This in turn brings to mind Woody Allen’s clever 2004 movie, Melinda and Melinda. Is life tragedy or comedy?

Warner shows that many fairy tales do have or hint at a dark side. She notes also that in recent decades some authors and movie producers have refocused traditional tales like “Snow White” in malicious, sadistic, or even pornographic directions. Certainly no longer tales for kids.

Jesus in Fairyland?

But what of the gospel of Jesus Christ? Is it a fairy tale (as for instance Richard Dawkins would have us believe)?

For devout Jesus followers, this is a silly question. But let’s unpack it in light of Warner’s definition of fairy tale.

1. A short narrative. Check. The Jesus story can be told simply in a few pages. The New Testament Gospels are fairly short. Yet the full story of requires the whole Bible!

2. Familiar stories told and retold, passed on by common folks, often orally, and generally “anonymous and undated.”

Yes and no on this point. Often “the old, old story” has been passed along orally, faithfully, by unfamous people. But a key point is that the good news of Jesus Christ is not “undated.” Crucially, it is rooted in history, and not just “sacred” history. Here fairy tale and the Christian gospel diverge at right angles.

3. Warner says fairy tales recombine “familiar plots and characters, devices and images.” Again, yes and no. Yes, in the sense that the gospel seems to echo standard fairytale themes (good and bad characters, wondrous happenings, perhaps supernatural elements). But again, crucially, no. The great chasm is between fantasy tales which may reflect common aspects of human experience, on the one hand, and the actual history of God’s acts in the world, especially through Jesus Christ by the Spirit. This was C. S. Lewis’ key point in his short essay, “Myth Became Fact.”

4. Fairy tales are or involve “acts of imagination” that rework familiar characters, symbolic objects, and plot twists.

Certainly the Jesus good news welcomes and invites our imagination. (Yes! An aspect of the image of God.) And as the Bible shows, the gospel has to be “imaged” in various ways because it transcends (not contradicts) our limited rationality.

But here also the gospel and fairy tales diverge decidedly. Fairy tales at their best point toward or hint at the Good News. They are not the Good News, nor is the gospel mere fairy tale.

5. Fairy tales interweave wonder, magic, and supernatural agency. OK, strike magic! The whole Bible is a polemic against magic. Magic is a key marker of pagan religion (and even sometimes of Christian faith gone bad or toxic). Faith in and obedience to Jesus Christ and belief in magic, astrology, fate, or superstition are worlds apart.

Of course the gospel is full of wonder and what the world would call “supernatural” elements. But the Bible doesn’t split reality into “natural” and “supernatural.” In fact we would do well to avoid the terms “supernatural” or even “miracle.” Gospel signs and wonders are acts of God in our lives and our world, which is God’s world.

6. Fairy tales inhabit an imaginary place and time. Yes, but not the good news of Jesus Christ, even though it transcends spacetime as we know it. Christians who know Jesus say things like: Don’t “give heed to fables” (1 Tim 1:4 KJV) or myths. The reality of Jesus Christ, John says, is something we have seen with our own eyes; handled with our own hands (1 Jn 1:1). “We have not followed cunningly devised fables, when we made known unto you the power and coming of our Lord Jesus Christ, but were eyewitnesses of his majesty” (2 Pt 1:16 KJV).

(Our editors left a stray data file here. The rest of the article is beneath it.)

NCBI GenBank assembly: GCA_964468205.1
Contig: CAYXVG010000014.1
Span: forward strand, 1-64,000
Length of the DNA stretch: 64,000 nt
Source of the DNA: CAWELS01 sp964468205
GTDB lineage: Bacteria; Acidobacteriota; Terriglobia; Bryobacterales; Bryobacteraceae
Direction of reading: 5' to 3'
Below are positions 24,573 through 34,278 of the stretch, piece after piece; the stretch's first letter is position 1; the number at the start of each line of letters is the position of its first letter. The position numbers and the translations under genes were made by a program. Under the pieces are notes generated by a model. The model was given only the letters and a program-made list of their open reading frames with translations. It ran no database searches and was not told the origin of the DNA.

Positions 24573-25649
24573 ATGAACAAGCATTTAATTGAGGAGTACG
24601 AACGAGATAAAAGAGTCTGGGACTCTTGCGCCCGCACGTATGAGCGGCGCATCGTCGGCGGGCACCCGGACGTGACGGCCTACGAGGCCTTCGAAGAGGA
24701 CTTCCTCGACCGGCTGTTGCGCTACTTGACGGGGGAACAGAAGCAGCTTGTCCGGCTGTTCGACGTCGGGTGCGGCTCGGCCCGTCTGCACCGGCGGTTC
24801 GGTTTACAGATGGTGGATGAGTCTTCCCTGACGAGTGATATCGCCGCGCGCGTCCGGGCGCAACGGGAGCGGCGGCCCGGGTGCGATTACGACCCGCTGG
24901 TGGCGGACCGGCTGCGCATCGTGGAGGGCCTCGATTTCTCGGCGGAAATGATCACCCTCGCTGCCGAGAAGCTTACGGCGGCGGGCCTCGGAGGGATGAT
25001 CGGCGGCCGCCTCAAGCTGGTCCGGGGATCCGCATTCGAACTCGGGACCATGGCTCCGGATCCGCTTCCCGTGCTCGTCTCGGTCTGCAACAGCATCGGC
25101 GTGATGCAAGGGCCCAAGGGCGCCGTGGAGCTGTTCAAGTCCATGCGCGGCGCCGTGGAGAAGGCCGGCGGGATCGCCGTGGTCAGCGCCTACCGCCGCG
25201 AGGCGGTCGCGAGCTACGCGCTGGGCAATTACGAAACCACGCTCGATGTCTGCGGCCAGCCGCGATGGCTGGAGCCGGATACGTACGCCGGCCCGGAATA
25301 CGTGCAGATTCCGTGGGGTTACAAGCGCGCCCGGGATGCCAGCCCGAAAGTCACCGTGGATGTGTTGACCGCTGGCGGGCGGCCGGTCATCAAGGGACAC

In an age when the very concept of truth is questioned and by some considered untruthful, it is useful to nail down the categorical difference between fairy tale and the good news of Jesus Christ.

And so . . .

This blog only scratches the surface of the depth and nuances of Warner’s “short” history of fairy tales. She touches upon C. S. Lewis, Tolkien, Hans Christian Andersen, Charles Dickens, George MacDonald (and “his friend” Lewis Carroll), Shakespeare, Franz Kafka, Walt Disney, and many others. (And of course Lewis, Tolkien, and MacDonald have written profoundly on questions of stories, tales, and fantasies.) But Warner avoids—perhaps unconsciously—any discussion of religion or the Christian faith.

I was particularly struck by the last words in Warner’s book: “We are walking through the dark forest, trying to spot the breadcrumbs and follow the path. But the birds have eaten them, and we are on our own. Now is the time when we all must become trackers and readers of signs. Fairy tales give us something to go on. It’s not much, but it’ll have to do. It is something to start with.”

Wow. Contrast that with the gospel, the message of Jesus! Clearly C. S. Lewis was on to something when he said the good news of Jesus and God’s reign is “myth become fact.”

The gospel does not reject fairy tales, really. But it gives us a broader frame within which to see, understand, and enjoy them. For the gospel is not fairy tale. It is actual truth, especially through the Word become flesh.

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International Representative, Manchester Wesley Research Centre in Manchester, England. Formerly professor of the history and theology of mission, Asbury Theological Seminary (1996-2006); Professor of Wesley Studies, Tyndale Seminary, Toronto, 2007-2012. Has taught and pastored in São Paulo, Brazil; Detroit, Michigan; and Chicago, Illinois. Dr. Snyder's main interest is in the power and relevance of Jesus Christ and his Kingdom for the world today and tomorrow. Works include The Problem of Wineskins, Community of the King, and most recently, Jesus and Pocahontas: Gospel, Mission, and National Myth.